Pritzker Prize winner blames a lack of control by city's political class
Pritzker Prize winner Thom Mayne has predicted that Dubai will become an "ecological disaster" if development there continues in its current direction.
In a dramatic speech delivered on Tuesday to the World Architecture Congress's Cityscape Dubai conference, the US architect said the private sector's dominance in the Gulf state had led to a lack of joined-up planning and that this — combined with the immense speed of development — would lead to a major crisis in the future.
The intervention of Morphosis founder Mayne, who won the Pritzker in 2005, coincided with this week's unveiling of proposals by Dubai's leading developer Nakheel for a 1km-tall skyscraper by international architecture firm Woods Bagot.
In his speech, Mayne compared Dubai's public transport plans with the development of Los Angeles in the 1960s, claiming the "political class" had no control over the built environment.
"There is no connected tissue," he said. "It might work today, but the prognosis is not good for the future.
"It's not going to work on many levels, from social to infrastructure and ecological. It's going to be a disaster in ecological terms.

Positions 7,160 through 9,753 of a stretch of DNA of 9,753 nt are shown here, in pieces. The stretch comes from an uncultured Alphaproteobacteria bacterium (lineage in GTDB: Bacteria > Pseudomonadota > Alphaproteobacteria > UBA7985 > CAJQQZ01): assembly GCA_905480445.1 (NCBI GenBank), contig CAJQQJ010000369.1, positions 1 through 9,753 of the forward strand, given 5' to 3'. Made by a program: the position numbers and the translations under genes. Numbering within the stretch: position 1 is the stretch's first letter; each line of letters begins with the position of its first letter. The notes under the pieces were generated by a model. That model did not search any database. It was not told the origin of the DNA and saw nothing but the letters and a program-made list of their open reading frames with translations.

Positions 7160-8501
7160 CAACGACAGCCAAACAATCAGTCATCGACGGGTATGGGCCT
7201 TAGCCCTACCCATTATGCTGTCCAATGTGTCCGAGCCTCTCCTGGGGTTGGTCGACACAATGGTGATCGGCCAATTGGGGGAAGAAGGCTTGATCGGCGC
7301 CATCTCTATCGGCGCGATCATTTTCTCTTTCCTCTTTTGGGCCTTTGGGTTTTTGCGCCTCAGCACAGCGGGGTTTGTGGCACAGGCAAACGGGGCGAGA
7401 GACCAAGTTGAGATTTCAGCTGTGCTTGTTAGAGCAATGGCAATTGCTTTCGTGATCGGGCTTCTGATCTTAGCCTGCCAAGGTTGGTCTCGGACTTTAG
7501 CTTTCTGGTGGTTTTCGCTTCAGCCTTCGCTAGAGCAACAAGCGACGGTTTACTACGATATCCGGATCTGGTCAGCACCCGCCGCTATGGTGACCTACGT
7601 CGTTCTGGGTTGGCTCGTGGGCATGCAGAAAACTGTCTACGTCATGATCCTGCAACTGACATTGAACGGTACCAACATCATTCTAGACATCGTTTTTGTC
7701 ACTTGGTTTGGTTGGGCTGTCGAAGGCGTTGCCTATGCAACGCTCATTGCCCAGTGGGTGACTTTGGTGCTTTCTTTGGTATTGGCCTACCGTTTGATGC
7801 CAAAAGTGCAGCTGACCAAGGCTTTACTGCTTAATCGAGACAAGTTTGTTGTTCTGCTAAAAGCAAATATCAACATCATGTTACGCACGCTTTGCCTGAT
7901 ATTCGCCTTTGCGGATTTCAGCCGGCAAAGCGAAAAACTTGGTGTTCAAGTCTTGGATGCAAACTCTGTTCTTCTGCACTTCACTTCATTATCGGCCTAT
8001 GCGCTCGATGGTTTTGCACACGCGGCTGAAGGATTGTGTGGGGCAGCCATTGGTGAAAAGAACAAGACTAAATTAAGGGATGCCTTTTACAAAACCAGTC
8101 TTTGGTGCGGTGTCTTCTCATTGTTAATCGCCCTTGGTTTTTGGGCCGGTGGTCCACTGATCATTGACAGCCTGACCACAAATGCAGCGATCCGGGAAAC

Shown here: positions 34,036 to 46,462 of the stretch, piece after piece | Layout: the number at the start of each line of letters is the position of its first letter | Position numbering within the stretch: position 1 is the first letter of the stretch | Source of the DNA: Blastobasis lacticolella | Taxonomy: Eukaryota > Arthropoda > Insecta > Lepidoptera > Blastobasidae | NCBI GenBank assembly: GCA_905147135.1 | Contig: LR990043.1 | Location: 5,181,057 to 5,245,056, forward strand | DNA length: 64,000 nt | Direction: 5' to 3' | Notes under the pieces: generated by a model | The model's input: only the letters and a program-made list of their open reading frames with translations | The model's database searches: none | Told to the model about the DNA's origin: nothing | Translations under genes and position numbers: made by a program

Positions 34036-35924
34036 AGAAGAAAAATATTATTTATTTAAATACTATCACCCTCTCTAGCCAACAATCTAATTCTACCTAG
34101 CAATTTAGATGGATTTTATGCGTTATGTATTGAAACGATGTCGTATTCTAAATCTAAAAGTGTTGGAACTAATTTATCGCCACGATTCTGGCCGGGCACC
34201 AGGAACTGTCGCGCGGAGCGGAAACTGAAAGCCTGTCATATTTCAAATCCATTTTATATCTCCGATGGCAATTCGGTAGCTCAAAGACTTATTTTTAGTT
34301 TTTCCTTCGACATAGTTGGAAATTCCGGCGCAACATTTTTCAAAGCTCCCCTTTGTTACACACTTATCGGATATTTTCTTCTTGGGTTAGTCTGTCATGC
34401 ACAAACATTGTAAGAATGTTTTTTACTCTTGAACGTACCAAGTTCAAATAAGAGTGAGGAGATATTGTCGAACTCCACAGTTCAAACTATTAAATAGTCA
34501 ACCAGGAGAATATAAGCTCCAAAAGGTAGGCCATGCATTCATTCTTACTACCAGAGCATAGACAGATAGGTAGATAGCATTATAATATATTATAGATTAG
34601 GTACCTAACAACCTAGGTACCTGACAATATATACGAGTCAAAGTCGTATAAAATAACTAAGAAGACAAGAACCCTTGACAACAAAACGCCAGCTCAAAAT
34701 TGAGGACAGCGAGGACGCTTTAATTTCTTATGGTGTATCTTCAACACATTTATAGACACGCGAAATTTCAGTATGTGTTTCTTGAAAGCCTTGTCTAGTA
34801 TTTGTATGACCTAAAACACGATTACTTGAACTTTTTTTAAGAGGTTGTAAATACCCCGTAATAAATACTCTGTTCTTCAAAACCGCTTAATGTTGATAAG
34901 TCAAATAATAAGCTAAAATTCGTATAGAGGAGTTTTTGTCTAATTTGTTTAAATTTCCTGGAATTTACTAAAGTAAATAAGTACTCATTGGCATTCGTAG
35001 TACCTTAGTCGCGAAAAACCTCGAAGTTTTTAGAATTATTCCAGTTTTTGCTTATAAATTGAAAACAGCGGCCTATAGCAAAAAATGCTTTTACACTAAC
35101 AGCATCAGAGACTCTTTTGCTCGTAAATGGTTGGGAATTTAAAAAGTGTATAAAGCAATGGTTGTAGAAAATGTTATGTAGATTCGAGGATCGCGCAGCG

"The political class is no longer in charge of cities… which means there is no planning. Los Angeles is a prototype for that. The private sector rules. It takes hours to get downtown in LA as there is no public transport."
Former RIBA president George Ferguson hailed Mayne's intervention.
"Thank God a star architect has spoken out on this issue because too many are willing to pander to Dubai," he said.
"It's a disaster area if all [architects] do is add eco-bling to their buildings instead of dealing with the fundamentals.
"It's a transport nightmare, it's an energy nightmare. It is absolutely bloody terrifying.
But directors at Woods Bagot insisted that it and other similar firms were at the forefront of a radical improvement in Dubai's development.
London-based managing director Stephen Reinke admitted that some "reconstructive surgery" might be needed to fix the mistakes made in the past.
But he added: "Our clients are all embracing good urban design, solid planning principles, and the view that sustainability must be absolutely part and parcel as we approach the design challenges we face.
"Sustainability isn't just about whether you've got a good air-conditioning system that doesn't use a lot of energy, it's also about building communities that can be sustainable.